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Earthquake Hazards

Guidelines for the prevention of seismic hazards (earthquakes)

Earthquakes happen without warning, and it is important to take the necessary precautionary measures, so a person must be aware of how to act and make the necessary preparations before an earthquake occurs. When earthquakes occur, most of the risks arising from earthquakes are due to partial collapse of buildings, rubble, and falling objects such as falling bricks and ceilings.

First, instructions and instructions for how to behave safely during earthquakes

  • Prepare and make the necessary equipment for earthquake risks.
  • You must remain calm until the shaking stops and make sure that the exit is safe
  • Hiding under a desk or table or next to an interior wall, and in the event that there is no desk or table in the place, the face and head must be covered with arms and bend in an interior corner of the building, keeping away from glass, windows, doors, external walls and anything that may fall such as furniture.
  • Stay indoors until the tremor is over and only go out when it is safe, bearing in mind that the elevator is not used because of the possibility of electrical failure due to the earthquake.
  • Go to the nearest safe place with caution, and stay away from buildings, trees, lighting lamps, and wires.
  • Stop as permitted by the safety limits on the side of the road and stay inside the vehicle, and do not stop near or under buildings, trees, bridges and wires.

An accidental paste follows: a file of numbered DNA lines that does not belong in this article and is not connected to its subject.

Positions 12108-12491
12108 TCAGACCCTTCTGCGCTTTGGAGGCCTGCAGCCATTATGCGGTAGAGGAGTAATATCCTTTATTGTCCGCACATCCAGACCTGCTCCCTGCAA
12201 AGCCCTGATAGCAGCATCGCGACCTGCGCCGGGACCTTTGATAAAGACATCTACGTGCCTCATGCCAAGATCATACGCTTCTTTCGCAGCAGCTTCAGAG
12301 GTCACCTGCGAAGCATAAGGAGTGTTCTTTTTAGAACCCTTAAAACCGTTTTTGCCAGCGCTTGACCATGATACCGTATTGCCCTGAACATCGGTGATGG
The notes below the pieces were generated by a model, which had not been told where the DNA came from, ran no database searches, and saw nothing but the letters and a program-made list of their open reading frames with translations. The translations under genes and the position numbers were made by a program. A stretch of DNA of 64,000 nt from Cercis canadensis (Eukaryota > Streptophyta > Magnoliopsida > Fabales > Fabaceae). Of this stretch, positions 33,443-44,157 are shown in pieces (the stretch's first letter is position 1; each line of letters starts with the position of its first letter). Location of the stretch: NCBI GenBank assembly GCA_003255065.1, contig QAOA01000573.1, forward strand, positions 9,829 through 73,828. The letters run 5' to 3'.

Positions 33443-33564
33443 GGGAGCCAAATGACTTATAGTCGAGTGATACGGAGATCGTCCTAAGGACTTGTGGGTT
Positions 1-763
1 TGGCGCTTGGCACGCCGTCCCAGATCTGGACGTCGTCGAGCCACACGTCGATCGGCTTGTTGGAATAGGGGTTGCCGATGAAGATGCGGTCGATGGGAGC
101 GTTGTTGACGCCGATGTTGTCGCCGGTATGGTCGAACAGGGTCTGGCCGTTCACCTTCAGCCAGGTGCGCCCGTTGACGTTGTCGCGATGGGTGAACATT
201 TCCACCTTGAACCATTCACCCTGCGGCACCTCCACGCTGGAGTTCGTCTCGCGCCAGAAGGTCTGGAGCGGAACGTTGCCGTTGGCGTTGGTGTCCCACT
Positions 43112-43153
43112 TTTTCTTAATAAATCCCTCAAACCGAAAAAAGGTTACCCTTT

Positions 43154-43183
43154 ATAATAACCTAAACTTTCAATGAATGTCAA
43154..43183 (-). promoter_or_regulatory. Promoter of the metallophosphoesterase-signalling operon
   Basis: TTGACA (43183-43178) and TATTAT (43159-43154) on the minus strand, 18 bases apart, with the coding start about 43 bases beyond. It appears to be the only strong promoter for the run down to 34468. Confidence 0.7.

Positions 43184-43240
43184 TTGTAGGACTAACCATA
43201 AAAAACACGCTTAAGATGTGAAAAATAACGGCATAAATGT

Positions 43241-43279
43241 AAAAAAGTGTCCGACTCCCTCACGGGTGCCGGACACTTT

• Do not drive through damaged bridges even after the earthquake has stopped.

Secondly, instructions and instructions in the case of detention under the rubble

  • Put a handkerchief or a piece of cloth over the mouth.
  • Do not light a fire or a match.
  • Don't move around a lot or raise dust.
  • Clicking on pipes or the wall to alert the rescue teams or using a whistle if any, and considering screaming as the last resort, as screaming causes people to inhale harmful amounts of dust.

Third, instructions and instructions after the earthquake stop

  • Searching for the injured and giving them first aid, not moving seriously injured people unless they are exposed to additional danger, and asking for help from the competent authorities.
  • Prepare for aftershocks (occurring several minutes later). These aftershocks are usually less violent than the main tremor but strong enough to cause additional damage and weaken buildings.
  • Follow up on news reports and developments on the emergency situation.
  • Wear appropriate footwear when passing through areas of rubble or broken glass.
  • Inspect the hose for cracks and damage, especially around the walls.
  • Extinguishing small fires if possible, and if this is not possible, you must leave the house immediately, inform the competent authorities and warn the neighbors.
  • Inspect the power sockets (electricity, gas, water) with caution and not to use matches or cause sparks that contribute to ignition during a gas leak while working to close the main valve in the event of a leak.
  • Shut off the power sockets while they are damaged in the house before leaving and seek help from specialists to address this.
  • Clean up medication, spilled fuel, and any other flammable liquids.
  • Checking food and water supplies, and in the event of a water outage, emergency water is used in heaters and melted ice cubes, and expired foods must be disposed of.
  • Not to use the car except in an emergency and not to go to see the affected areas so as not to cause obstruction to relief operations and to keep the roads clear of emergency vehicles.​